Penn Athletics lags behind the rest of the Ivy League in gender balance among coaches — but should the school be concerned?
Conducted in line with the 45th anniversary of the U.S. government’s 1972 Title IX federal law, a study from the Institute for Diversity and Ethics in Sport (TIDES) at the University of Central Florida this summer had some alarming findings regarding the nationwide lack of female head coaches for college sports teams.
But in the study, the Ivy League was the lone exception, earning the only “passing” score out of eight studied conferences, with 55 percent of its women’s varsity teams having female head coaches.
As such, the following natural question for Penn Athletics fans is: while the Ivy League’s “report card” was the best in the country, where does Penn itself fall on the spectrum?
If one looks strictly at the numbers, the Red and Blue come in last. Of Penn’s 15 varsity women’s sports teams, there are six active female head coaches — Colleen Fink (field hockey), Leslie King (softball), Karin Corbett (women’s lacrosse), Sanela Kunovac (women’s tennis), Nicole Van Dyke (women’s soccer) and Katie Schumacher-Cawley (women’s volleyball). With female head coaches running 40 percent of the school’s women’s teams, Penn is the only Ivy League school to fall below the national Division I average of 43.1 percent.
But both those who are currently and formerly associated with Penn don’t see a necessity to catch up, and a deeper analysis of the current numbers shows why.
To start, Athletic Director M. Grace Calhoun herself isn’t responsible for the majority of the current women’s teams coaches — having only started working at Penn in 2014, 12 of the 15 active coaches were already at Penn before her tenure. In fact, since Calhoun has arrived at Penn, two of the three newly hired women’s coaches have been female in Van Dyke and Schumacher-Cawley.
Because Van Dyke replaced now-Vanderbilt women’s soccer head coach Darren Ambrose, Calhoun has raised Penn’s proportion of female head coaches from 33 percent to its current 40. To Calhoun, though, the numbers are just numbers, and they pale in importance in comparison to fulfilling the methods of giving both men and women fair chances in the hiring process.
“I certainly am always mindful of ensuring that we have ample opportunity and that we’re very cognizant of having a gender balance in our coaching ranks. But I believe the first responsibility I always have is to find the best person for the job,” she told The DP in August. “And I think by and large there has been a great deal of satisfaction with the individuals that have been brought in.”
Going back to the tenure of Calhoun’s predecessor, Steven Bilsky, the 33 percent mark at the end of his career undeniably stood out compared to the rest of the league — but while numbers never lie, there were some lurking variables to suggest that they were at least deceptive.
At the end of Bilsky’s time, there were five sports in which the male and female teams were both coached by the same person — track and field, cross country, swimming, squash and fencing — and these sports had male coaches in every case.
Thus, if only considering situations where women’s teams had their own head coach, Penn had a much more balanced look, with five of ten such teams having female coaches when Bilsky left Penn. Now that number stands at six out of eleven, closer to the rest of Penn’s Ivy foes.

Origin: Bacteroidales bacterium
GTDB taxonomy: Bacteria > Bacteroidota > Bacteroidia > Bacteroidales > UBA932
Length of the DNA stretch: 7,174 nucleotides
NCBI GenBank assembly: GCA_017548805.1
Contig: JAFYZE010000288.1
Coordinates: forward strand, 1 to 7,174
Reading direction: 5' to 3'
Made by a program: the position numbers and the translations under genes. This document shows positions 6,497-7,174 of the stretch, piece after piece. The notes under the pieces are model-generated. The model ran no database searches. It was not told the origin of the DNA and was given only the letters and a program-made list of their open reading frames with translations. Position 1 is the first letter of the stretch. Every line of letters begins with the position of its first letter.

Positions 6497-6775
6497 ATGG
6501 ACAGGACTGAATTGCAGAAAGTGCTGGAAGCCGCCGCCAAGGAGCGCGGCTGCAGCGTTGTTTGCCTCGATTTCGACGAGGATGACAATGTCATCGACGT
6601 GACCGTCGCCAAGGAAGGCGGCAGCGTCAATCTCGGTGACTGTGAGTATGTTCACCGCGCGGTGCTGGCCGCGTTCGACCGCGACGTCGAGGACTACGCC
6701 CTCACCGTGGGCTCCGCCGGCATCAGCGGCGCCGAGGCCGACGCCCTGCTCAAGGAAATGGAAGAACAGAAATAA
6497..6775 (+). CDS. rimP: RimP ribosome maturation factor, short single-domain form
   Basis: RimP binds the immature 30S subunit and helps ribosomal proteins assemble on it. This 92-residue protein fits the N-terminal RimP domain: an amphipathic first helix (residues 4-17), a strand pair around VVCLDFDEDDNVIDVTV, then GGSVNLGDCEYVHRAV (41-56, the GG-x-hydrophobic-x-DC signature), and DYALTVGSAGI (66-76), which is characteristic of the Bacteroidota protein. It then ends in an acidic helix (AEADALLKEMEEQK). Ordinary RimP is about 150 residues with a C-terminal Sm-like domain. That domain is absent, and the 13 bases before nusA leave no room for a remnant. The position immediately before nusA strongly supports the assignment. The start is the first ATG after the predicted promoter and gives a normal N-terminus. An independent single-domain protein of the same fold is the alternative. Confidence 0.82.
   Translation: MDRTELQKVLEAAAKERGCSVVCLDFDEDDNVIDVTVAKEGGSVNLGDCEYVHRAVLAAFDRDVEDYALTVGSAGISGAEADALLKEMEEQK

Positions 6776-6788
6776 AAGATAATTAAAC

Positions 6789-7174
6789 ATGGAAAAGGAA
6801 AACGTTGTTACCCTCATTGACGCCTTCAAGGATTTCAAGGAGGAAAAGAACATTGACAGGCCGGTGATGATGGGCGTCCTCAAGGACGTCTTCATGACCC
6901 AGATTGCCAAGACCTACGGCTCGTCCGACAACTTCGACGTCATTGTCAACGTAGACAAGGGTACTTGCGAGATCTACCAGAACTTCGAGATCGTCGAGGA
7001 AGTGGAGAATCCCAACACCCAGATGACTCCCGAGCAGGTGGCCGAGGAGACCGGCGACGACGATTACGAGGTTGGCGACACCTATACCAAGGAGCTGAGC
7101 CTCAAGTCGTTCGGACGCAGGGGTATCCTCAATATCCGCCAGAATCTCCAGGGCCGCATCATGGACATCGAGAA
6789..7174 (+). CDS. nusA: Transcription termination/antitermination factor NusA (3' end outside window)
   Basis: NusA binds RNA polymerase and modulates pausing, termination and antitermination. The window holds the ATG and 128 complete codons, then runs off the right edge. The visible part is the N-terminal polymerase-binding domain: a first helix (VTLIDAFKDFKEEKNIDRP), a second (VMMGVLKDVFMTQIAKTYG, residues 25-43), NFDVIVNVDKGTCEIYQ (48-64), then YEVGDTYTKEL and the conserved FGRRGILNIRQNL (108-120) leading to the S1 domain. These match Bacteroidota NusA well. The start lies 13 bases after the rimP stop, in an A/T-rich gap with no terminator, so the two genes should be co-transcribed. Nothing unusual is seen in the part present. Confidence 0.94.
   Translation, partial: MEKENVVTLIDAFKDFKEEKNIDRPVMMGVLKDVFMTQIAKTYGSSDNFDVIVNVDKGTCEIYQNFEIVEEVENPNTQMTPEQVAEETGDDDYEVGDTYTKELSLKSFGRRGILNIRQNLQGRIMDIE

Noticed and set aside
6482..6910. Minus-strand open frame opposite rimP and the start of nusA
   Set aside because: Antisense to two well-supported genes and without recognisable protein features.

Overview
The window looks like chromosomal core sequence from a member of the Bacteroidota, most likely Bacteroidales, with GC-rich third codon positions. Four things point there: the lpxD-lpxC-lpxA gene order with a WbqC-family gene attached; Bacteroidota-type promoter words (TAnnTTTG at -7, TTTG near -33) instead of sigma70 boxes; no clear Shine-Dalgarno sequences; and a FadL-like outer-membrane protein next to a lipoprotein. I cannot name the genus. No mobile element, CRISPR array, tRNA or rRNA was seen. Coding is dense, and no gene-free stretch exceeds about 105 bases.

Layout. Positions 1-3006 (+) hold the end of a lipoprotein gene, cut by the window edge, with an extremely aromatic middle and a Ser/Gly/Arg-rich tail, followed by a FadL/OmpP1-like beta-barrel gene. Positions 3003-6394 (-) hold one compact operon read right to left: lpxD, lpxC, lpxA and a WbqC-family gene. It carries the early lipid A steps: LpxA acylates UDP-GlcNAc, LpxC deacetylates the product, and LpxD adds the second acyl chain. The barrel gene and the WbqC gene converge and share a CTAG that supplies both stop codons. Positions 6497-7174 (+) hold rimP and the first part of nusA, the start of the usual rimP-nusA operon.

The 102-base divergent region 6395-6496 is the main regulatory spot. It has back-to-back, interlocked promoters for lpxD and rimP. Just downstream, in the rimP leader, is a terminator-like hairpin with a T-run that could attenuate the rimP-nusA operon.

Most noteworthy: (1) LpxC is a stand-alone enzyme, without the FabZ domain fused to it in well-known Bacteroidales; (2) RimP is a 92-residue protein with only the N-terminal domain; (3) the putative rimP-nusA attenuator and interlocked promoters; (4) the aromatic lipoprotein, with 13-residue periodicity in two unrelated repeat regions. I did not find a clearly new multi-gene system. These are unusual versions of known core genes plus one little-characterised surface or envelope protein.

“At Penn, we had a fundamental policy that in all coaching searches, the successful candidate would be the most qualified, regardless of gender,” Bilsky said in July. “Since we included student-athletes in the searches, they were all made aware of this position, and not once in 20 years did a single individual in any sport push back against this policy. In fact, they embraced it, and were glad that that was how we felt.”
Yet another factor to consider is the most obvious one in the sports world altogether — winning. Needless to say, if the University chose to retain male coaches who had particularly unsuccessful careers as opposed pursuing potential female candidates, this would be quite controversial, but the bodies of work for Penn’s coaches seem to justify their positions.
Penn’s most obvious outlier in terms of being a male coach is McLaughlin, being the only man out of eight Ivy League women’s basketball head coaches. But McLaughlin serves as the best example of why having such an outlier can prove to pay off — his Quakers have won the Ivy League title in three of the past four years, completing a remarkable turnaround from going 2-26 in his first season eight years ago.
Still, McLaughlin is far from the only male coach to see success running a Red and Blue women’s program. Jack Wyant has spearheaded women’s squash to back-to-back national runner-up finishes, not to mention a national title back in 2000. Mike Schnur led women’s swimming to a fourth-place finish in the Ivy League in 2017, tied for the best mark in the program’s 44-year history. Penn gymnastics, led by John Ceralde, has won four Ivy Classic titles in only 11 full seasons with the team. Andy Ma’s women’s fencing program ranks in the top 10 nationally year in and year out.
On the flip side, Penn’s female coaches are having no shortage of success themselves. Corbett’s dynasty is perhaps the best counterpart to McLaughlin’s, but even that praise doesn’t go far enough for women’s lacrosse — Corbett has won ten Ivy titles in the last 11 years, including three straight NCAA Final Four appearances in the late 2000s. Fink’s turnaround of field hockey has been well-documented. Van Dyke has seen women’s soccer increase its Ivy win total in each of her three seasons to date.
Ultimately, it seems Penn has due cause to be content with its balance of male and female coaches. Though off-the-field statistics may cause red flags at first glance, the results on the field is what matters most — and in this realm, it’s hard for University City to ask for much more.